Helped in no small part by the assured direction of Cathy Yan and a Christina Hodson-penned screenplay that perfectly balances comedy with character beats, Birds of Prey is an action-packed thrill ride that’s yes, female-focused, but above all, outrageously fun.
What that little gold man really says about our movie-going tastes and preferences – and what it doesn’t.
The Oscars are the undisputed juggernaut of the Hollywood awards season, capping off a series of self-congratulatory ceremonies every year and imbuing – for what it’s worth – an inherent value to its winners and nominees that goes beyond a simple award.
As much as we always wring our hands and rant and rave over who should be nominated (and win), the cultural cachet associated with these little gold statuettes has only gotten more pronounced. Even as box office numbers have declined and the movie-going audience has splintered, Hollywood still puts on the same show with the same pomp and circumstance each year – and we still get up in arms about who deserved to win and didn’t.
I hate the phrase “strong female character”. I understand the intent, but also, the fastest way to turn any potential consumer off a cultural product is to reduce it to marketing speak, a catch-all term meant to encompass a complex set of messages, all obviously designed to target ‘us’. And by ‘us’ I mean any viewer who wants to see real, human women on screen rather than sexed-up, overblown or underbaked caricatures.
‘Real’ women, to borrow another cringe-inducing phrase, can be sexy, or funny, or boring by turns. Depending on the time of day, the situation, or any number of factors, we might be angry, silly, resigned, joyful, jealous, hopeful, none or all of these at the same time. We’re strong and weak; perfect, and also flawed – because that’s how humans operate.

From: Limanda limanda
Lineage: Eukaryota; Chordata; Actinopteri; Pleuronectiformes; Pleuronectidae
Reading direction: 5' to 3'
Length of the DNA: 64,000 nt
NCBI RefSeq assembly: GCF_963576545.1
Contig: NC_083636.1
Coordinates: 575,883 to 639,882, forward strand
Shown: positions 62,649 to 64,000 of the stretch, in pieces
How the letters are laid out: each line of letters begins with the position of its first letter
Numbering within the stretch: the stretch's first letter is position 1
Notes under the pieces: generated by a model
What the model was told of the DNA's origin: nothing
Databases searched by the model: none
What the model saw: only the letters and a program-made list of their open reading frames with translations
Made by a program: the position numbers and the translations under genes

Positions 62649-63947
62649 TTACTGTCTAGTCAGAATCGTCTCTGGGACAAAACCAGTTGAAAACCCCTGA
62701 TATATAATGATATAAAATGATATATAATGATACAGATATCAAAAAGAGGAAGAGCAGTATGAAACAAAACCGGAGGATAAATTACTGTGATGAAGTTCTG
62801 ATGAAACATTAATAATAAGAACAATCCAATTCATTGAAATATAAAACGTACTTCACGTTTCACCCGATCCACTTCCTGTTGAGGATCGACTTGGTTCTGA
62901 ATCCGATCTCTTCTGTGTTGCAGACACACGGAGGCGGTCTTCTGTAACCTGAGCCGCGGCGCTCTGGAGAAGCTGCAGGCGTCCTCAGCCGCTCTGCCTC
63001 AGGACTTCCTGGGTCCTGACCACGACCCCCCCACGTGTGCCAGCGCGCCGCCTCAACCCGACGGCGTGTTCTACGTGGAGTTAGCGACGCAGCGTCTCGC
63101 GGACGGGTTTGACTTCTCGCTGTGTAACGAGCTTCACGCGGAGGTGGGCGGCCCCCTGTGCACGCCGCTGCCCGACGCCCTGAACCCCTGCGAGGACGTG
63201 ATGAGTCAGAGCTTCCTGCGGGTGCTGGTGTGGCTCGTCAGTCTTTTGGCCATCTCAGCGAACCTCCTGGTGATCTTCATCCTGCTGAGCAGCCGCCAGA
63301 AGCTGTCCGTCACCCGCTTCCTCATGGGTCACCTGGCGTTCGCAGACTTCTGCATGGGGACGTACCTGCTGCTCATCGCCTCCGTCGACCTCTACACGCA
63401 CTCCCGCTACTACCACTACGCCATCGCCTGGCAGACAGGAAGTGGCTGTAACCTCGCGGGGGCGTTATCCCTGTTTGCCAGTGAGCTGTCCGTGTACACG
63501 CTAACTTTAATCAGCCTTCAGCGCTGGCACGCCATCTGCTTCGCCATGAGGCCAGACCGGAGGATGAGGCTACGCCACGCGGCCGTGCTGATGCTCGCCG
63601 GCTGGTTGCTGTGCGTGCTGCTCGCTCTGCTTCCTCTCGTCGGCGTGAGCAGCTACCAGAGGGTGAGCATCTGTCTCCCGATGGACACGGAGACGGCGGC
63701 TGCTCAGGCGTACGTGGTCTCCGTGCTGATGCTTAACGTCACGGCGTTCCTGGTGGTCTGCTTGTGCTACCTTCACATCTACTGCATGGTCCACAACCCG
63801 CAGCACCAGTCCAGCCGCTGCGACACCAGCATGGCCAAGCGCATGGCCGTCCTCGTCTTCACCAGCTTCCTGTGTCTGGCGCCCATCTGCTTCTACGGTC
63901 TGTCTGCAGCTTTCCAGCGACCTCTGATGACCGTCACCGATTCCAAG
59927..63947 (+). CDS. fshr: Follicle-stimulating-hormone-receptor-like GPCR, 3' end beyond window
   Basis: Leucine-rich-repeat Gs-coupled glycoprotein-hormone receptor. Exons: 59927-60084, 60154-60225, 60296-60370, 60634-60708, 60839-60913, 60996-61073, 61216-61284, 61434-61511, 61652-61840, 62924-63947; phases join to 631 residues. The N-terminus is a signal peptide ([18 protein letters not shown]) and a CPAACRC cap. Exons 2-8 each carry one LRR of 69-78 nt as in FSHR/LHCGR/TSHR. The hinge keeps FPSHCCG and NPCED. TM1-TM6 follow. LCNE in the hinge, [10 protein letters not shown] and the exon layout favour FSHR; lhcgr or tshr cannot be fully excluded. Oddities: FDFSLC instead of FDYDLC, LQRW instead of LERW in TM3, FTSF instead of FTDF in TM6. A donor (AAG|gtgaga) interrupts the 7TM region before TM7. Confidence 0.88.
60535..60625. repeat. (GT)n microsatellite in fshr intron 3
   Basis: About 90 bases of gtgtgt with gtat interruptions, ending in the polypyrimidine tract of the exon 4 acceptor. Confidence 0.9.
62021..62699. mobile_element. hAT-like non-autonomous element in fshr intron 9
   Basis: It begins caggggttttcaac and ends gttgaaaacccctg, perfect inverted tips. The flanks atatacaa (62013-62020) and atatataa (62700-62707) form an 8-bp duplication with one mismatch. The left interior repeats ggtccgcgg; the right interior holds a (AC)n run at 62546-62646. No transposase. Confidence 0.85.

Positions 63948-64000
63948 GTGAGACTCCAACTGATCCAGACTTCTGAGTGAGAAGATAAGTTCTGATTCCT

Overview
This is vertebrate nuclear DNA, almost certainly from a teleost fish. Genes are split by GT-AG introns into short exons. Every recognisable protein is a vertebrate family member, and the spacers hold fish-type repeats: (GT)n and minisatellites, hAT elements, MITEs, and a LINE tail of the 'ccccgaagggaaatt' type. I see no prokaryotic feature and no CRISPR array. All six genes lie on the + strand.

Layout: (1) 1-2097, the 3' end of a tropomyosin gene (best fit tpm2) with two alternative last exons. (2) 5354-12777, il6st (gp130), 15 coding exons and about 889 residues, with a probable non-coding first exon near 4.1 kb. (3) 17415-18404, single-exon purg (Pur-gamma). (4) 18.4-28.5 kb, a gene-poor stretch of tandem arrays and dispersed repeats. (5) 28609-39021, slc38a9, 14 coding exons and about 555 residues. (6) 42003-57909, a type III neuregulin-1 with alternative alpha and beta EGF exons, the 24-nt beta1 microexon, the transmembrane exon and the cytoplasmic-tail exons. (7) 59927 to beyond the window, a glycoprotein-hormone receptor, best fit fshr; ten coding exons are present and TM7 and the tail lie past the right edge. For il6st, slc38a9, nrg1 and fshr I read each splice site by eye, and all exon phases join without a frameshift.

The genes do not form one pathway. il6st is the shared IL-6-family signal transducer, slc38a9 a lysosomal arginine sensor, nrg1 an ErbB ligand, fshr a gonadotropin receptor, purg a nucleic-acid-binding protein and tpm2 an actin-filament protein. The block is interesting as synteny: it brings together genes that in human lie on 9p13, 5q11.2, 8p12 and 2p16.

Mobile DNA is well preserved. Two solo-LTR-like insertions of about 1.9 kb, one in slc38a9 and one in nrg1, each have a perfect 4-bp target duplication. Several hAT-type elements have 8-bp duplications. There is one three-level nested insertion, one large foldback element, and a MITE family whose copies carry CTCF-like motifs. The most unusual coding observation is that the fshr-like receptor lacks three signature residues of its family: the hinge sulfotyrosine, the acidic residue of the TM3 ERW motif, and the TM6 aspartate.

If you’d asked me as a kid, I probably would have told you I preferred reading books to hanging out with most people.
My parents always had to remind me to stop reading at the dinner table, and my favourite thing to do on weekends was go to the library and take home a big stack of new books to last me through the week (nerd alert).
Honestly, there’s something special about the escapism of reading, and the power of a good book to imprint itself on your brain for weeks, months and years afterwards.
Some people spend their whole lives dreaming of getting away, of leaving the familiar behind to dive headfirst into the uncertainty of being a stranger in a strange land.
On the other hand, I never even considered living anywhere other than New Zealand until a few months before it actually happened.
I love travelling, but I’d always been a holiday kind of person – leaving for a short spell before retreating back to the comfort of home. The idea of upending my life, with all its dependable routines and structure, to start from scratch in a new country was utterly alien to me.